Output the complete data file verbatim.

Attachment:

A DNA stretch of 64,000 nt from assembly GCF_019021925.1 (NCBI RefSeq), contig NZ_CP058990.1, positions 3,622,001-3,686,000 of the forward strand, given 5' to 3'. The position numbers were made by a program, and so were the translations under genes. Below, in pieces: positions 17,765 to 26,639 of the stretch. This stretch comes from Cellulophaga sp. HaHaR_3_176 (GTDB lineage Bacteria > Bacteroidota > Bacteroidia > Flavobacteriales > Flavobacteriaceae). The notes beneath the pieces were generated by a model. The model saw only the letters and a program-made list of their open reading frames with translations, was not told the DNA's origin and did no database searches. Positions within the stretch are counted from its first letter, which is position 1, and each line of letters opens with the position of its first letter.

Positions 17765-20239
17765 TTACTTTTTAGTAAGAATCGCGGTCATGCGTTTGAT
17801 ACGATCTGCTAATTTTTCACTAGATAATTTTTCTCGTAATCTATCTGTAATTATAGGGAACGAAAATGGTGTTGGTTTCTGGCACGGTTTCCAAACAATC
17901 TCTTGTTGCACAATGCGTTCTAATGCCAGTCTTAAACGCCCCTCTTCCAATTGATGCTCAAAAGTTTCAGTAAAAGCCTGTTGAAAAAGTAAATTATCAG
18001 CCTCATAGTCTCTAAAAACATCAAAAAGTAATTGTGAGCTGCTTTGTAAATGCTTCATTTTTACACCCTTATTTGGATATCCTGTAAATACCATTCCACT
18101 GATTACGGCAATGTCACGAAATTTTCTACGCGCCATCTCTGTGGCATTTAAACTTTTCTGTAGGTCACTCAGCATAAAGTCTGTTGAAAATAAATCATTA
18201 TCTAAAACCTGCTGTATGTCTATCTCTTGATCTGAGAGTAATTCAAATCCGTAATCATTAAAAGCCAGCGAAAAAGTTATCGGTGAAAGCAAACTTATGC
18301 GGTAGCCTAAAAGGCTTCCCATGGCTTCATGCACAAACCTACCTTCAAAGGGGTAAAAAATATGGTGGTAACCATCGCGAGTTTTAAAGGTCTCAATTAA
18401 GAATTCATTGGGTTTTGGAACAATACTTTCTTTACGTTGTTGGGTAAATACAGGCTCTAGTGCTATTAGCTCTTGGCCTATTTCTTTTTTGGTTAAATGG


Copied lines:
A DNA stretch of 64,000 nt from assembly GCF_019021925.1 (NCBI RefSeq), contig NZ_CP058990.1, positions 3,622,001-3,686,000 of the forward strand, given 5' to 3'. The position numbers were made by a program, and so were the translations under genes. Below, in pieces: positions 17,765 to 26,639 of the stretch. This stretch comes from Cellulophaga sp. HaHaR_3_176 (GTDB lineage Bacteria > Bacteroidota > Bacteroidia > Flavobacteriales > Flavobacteriaceae). The notes beneath the pieces were generated by a model. The model saw only the letters and a program-made list of their open reading frames with translations, was not told the DNA's origin and did no database searches. Positions within the stretch are counted from its first letter, which is position 1, and each line of letters opens with the position of its first letter.

Positions 17765-20239
17765 TTACTTTTTAGTAAGAATCGCGGTCATGCGTTTGAT
17801 ACGATCTGCTAATTTTTCACTAGATAATTTTTCTCGTAATCTATCTGTAATTATAGGGAACGAAAATGGTGTTGGTTTCTGGCACGGTTTCCAAACAATC
17901 TCTTGTTGCACAATGCGTTCTAATGCCAGTCTTAAACGCCCCTCTTCCAATTGATGCTCAAAAGTTTCAGTAAAAGCCTGTTGAAAAAGTAAATTATCAG
18001 CCTCATAGTCTCTAAAAACATCAAAAAGTAATTGTGAGCTGCTTTGTAAATGCTTCATTTTTACACCCTTATTTGGATATCCTGTAAATACCATTCCACT
18101 GATTACGGCAATGTCACGAAATTTTCTACGCGCCATCTCTGTGGCATTTAAACTTTTCTGTAGGTCACTCAGCATAAAGTCTGTTGAAAATAAATCATTA
18201 TCTAAAACCTGCTGTATGTCTATCTCTTGATCTGAGAGTAATTCAAATCCGTAATCATTAAAAGCCAGCGAAAAAGTTATCGGTGAAAGCAAACTTATGC
18301 GGTAGCCTAAAAGGCTTCCCATGGCTTCATGCACAAACCTACCTTCAAAGGGGTAAAAAATATGGTGGTAACCATCGCGAGTTTTAAAGGTCTCAATTAA
18401 GAATTCATTGGGTTTTGGAACAATACTTTCTTTACGTTGTTGGGTAAATACAGGCTCTAGTGCTATTAGCTCTTGGCCTATTTCTTTTTTGGTTAAATGG